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Down 13% in the past month and on pace for four consecutive weeks of decline, the price of crude oil is now in a bear market, further pressuring stocks of energy producers.
West Texas Intermediate () crude oil, the U.S. standard, is down a little more than 20% from a peak of more than $90 a barrel reached in September and officially in a bear market. Typically, bear markets are defined as a decline of 20% or more from recent highs. Now trading at around $75 per barrel, WTI crude oil has slumped since mid-October, raising questions about the direction of energy markets.
With war breaking out in the Middle East, many analysts had expected crude oil prices to continue rising in recent weeks, with some analysts forecasting $100 a barrel crude by year’s end. But that hasn’t happened. Instead, prices for crude have softened due to a number of factors. These include a rise in U.S. exports of crude oil following the outbreak of war between Israel and Hamas, which has contributed to supply exceeding demand. Another factor is economic weakness in China, which is one of the world’s biggest oil consumers.
News of the bear market in crude prices comes days ahead of the next meeting of the Organization of Petroleum Exporting Countries (OPEC+) and its allies. OPEC+ is expected to continue its curbs to oil output as it has in recent months, with Saudi Arabia and Russia in particular constraining their crude exports to help keep prices elevated. However, analysts say that the current output tightening by OPEC+ is not enough given the soft demand and oversupply currently in the market.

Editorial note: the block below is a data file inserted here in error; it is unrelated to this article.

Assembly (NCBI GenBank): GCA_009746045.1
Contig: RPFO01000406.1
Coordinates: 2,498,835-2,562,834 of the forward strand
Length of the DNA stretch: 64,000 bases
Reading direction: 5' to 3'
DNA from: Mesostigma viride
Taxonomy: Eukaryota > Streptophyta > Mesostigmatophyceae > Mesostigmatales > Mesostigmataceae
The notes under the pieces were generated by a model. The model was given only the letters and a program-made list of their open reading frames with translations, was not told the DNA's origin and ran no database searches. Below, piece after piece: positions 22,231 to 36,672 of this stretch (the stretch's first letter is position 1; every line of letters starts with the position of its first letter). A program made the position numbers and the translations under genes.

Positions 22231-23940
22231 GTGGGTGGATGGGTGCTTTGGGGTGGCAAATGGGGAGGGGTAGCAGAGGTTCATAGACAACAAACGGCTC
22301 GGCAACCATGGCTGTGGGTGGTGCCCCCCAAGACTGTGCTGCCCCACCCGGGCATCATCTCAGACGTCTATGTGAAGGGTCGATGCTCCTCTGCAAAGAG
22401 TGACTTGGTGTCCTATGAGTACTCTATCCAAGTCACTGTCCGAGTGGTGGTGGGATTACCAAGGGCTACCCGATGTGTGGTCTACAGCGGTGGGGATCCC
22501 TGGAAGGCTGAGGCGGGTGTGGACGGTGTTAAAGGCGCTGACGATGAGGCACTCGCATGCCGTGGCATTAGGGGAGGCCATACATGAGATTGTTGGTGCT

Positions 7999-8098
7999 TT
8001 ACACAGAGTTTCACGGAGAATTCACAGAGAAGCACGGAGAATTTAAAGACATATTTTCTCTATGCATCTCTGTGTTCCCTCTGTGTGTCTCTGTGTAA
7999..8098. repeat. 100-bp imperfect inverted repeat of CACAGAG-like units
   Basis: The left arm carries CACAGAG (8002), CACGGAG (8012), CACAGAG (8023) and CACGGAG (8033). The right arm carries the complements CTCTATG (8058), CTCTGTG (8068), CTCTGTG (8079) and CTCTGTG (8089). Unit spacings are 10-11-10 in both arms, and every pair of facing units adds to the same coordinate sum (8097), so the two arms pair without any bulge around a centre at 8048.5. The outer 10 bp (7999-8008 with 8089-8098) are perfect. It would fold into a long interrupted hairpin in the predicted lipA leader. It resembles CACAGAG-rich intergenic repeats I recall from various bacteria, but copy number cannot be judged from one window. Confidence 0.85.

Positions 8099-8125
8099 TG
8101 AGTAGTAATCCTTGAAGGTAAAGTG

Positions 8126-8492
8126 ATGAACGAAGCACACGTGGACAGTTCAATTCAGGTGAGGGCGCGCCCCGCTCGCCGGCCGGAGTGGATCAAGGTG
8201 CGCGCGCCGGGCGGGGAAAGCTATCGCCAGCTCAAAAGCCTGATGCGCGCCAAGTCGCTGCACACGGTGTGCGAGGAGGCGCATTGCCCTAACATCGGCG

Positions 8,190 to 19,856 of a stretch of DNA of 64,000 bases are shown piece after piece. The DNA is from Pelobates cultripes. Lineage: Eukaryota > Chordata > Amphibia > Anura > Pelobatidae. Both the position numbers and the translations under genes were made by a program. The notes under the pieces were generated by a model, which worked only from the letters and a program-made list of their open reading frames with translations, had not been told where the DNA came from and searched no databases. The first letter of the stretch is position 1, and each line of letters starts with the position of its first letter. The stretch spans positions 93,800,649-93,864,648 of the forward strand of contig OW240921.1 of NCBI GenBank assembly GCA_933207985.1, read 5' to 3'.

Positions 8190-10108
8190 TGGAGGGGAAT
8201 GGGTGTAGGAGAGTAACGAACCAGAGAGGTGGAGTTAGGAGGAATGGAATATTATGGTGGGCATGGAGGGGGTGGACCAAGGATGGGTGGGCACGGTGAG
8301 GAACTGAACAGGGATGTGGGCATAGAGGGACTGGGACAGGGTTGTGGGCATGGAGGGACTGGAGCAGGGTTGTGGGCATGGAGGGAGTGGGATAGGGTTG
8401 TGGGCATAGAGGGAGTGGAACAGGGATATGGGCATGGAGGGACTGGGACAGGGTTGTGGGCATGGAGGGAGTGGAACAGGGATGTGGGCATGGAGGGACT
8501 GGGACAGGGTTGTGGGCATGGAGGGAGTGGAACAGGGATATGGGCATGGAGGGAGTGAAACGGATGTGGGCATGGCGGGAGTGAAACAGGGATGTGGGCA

The Impact on Stocks
The bear market in crude oil prices is proving to be a double-edged sword for stocks. On one hand, declining oil prices are helping to ease inflation and reduce the chances of further interest rate hikes by the Federal Reserve. That in turn has stocks rallying, with the benchmark S&P 500 up by around 8% so far in November. Softening oil prices are also exerting downward pressure on bond yields, which is also giving equities a lift.
Still, weakening crude prices are pressuring the stocks of oil producers, with the S&P 500 Energy Index down more than 3% so far in November. Stocks of leading energy companies have been crushed over the past four weeks as crude prices have fallen into a bear market. Chevron (NYSE:CVX) stock is down 14% for the past one month while ExxonMobil (NYSE:XOM) and Occidental Petroleum (NYSE:OXY) are each down over 6%. It’s a sharp reversal for the stocks of oil companies, which produced record profits throughout 2022 as WTI prices spiked at $122 per barrel following Russia’s invasion of Ukraine.
All eyes are turning to the OPEC+ meeting next week and what the organization will do to try and keep crude oil prices from falling further. The question is: Will any actions on the part of OPEC+ be enough to stop the current slide in crude prices?
There’s a lot of geopolitical uncertainty weighing on oil markets right now, with analysts trying to determine whether war in the Middle East will escalate further and whether China’s economic decline will worsen. For now, investors may want to hedge their bets and steer clear of energy stocks until they have greater clarity on the situation.
On the date of publication, Joel Baglole did not hold (either directly or indirectly) any positions in the securities mentioned in this article. The opinions expressed in this article are those of the writer, subject to the InvestorPlace.com Publishing Guidelines.